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Advanced Triathlon Training

You've done a tri (or five) before—and you're looking for more guidance. And maybe a new challenge. Here you'll find training plans, tips, gear guides, and some ideas for your next event.

Training Plans

Use these plans to make your next race your best race—from sprint to iron-distance.

Tips & Tricks

From open-water swimming to strength training, triathlon has a lot of moving parts.

Gear

Our sport can be expensive—but it doesn't have to be!

Nutrition

The fourth discipline: eating and drinking!

Next thing to try: Swimrun!

Swimrun: Your Ticket to a Faster Tri


So you’ve heard about this new fad and now you want to try a swimrun. But how do you train for it? What do you need to know? Does it help with triathlon? And can it fit around your triathlon schedule?

“There’s a lot of overlap, obviously,” says Carrie McCusker, a triathlon coach who did one of the first big swimrun races in the U.S. just because it was in her backyard and now has a number of her triathletes training for swimruns. That means the short answer is: yes, you can definitely fit a swimrun race into a triathlon season. Or, as is increasingly becoming the trend in Europe, where the new sports is booming: Fit a triathlon into your swimrun season.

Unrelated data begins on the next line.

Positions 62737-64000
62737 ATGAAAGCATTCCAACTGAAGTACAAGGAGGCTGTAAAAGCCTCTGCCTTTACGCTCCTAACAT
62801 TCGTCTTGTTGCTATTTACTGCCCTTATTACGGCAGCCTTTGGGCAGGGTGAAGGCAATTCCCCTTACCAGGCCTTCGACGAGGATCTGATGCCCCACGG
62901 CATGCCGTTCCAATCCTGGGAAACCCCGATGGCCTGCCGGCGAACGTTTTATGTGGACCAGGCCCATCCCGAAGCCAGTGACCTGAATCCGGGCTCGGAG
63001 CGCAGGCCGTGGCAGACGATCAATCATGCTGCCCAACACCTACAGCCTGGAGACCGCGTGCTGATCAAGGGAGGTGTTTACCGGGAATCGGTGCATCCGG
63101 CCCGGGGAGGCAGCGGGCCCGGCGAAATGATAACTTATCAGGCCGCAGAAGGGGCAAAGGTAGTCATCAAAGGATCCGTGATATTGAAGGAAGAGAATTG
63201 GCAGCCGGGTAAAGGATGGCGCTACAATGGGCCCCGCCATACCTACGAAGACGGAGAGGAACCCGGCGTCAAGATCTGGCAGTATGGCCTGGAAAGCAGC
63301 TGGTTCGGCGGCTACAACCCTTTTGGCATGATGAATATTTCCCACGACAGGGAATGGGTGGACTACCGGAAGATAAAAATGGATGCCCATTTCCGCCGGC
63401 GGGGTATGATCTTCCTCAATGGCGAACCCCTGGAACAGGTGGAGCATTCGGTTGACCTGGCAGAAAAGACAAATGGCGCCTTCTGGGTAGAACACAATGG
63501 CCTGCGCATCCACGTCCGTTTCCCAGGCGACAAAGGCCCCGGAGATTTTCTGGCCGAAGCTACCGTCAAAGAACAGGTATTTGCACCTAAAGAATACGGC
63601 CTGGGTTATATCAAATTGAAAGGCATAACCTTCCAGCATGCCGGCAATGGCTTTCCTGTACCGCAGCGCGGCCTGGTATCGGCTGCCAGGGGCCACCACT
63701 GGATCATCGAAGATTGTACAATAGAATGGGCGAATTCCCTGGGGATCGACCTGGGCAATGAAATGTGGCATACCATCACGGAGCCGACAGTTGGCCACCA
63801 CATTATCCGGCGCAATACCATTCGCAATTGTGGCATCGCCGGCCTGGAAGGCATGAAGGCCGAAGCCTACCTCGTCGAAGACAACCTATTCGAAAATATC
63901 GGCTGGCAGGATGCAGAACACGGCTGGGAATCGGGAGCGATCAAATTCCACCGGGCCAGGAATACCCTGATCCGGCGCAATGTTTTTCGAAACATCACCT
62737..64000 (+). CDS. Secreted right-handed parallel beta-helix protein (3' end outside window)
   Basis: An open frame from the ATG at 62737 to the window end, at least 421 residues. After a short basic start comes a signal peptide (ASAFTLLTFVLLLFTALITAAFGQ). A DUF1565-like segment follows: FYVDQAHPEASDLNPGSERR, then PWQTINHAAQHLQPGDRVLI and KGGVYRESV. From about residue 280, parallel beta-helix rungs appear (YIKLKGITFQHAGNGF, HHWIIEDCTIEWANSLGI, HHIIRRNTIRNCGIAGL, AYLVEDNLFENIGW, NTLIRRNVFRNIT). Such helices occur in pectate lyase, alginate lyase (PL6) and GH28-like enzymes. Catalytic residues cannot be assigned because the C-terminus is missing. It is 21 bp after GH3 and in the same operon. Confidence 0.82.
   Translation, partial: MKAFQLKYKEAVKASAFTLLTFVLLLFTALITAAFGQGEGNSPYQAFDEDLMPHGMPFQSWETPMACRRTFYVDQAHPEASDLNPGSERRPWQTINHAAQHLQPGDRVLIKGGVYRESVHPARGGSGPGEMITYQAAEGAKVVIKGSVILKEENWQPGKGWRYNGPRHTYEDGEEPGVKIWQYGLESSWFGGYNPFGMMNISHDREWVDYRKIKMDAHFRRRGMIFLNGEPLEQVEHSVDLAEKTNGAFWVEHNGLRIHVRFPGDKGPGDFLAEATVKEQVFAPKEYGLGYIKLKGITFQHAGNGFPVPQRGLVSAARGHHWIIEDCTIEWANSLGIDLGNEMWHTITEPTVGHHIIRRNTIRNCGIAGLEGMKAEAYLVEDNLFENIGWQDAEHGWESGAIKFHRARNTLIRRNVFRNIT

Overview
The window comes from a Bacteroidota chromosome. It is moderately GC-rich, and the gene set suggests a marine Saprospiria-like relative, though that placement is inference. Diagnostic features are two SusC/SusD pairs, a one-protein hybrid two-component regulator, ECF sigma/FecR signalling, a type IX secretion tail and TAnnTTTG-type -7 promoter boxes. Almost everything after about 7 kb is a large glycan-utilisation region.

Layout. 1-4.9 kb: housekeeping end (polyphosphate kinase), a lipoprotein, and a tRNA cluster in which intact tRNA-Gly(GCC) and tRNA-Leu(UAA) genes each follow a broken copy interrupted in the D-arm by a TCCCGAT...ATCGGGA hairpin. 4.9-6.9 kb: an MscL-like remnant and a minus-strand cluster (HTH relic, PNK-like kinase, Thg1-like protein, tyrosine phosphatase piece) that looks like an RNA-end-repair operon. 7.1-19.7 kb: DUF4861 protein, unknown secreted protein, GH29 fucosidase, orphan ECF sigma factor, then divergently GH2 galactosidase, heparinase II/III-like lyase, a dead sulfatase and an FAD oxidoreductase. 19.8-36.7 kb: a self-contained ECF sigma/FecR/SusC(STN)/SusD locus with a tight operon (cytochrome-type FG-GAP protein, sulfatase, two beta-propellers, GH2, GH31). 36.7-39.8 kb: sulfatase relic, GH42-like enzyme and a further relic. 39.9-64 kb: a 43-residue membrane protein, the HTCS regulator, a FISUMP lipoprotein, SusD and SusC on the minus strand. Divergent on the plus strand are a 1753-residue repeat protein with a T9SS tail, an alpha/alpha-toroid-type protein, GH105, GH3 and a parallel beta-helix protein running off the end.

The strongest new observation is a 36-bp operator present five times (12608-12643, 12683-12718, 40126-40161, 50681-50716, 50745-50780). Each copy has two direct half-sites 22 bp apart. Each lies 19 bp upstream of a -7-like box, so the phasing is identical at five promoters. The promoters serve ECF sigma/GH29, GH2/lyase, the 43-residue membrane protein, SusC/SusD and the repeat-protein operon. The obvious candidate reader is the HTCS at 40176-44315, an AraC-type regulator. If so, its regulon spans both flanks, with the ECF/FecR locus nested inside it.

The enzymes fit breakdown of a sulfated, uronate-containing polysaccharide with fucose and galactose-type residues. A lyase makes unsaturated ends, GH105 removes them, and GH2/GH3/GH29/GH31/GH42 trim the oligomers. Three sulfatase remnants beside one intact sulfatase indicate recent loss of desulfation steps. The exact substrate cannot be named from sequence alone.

“Swimrun is becoming a sport in itself,” says swimrunner Nicolas Remires, who trains almost exclusively for the sport. He’s been in the top 10, as high as third, the last four years at the ÖtillÖ Swimrun World Championships in Sweden, and founded and coaches an international swimrun age-group team, Team Envol. For triathletes, he recommends trying a swimrun in their off-season, or using it to build endurance, open-water abilities, and even transition skills—but don’t underestimate the sport as its own “thing.”

“Some swimruns can be really challenging, and you should take care that you won’t put too much energy into it if you have an important triathlon coming up,” he says. “The biggest mistake I’ve seen so far is to lack respect for the swimrunners.”

That doesn’t mean you need to be scared to try one, either, though. “My overall top tip is to get on and have a go. Swimrun is an awesome sport, with an awesome community of adventurous, friendly people,” says Jude Palmer, a swimmrunner and coach based in the U.K. In other words, go into it with an open mind, not thinking it’ll be a breeze, or that it’ll necessarily crush you—have fun, and know it’ll help your tri training as well.

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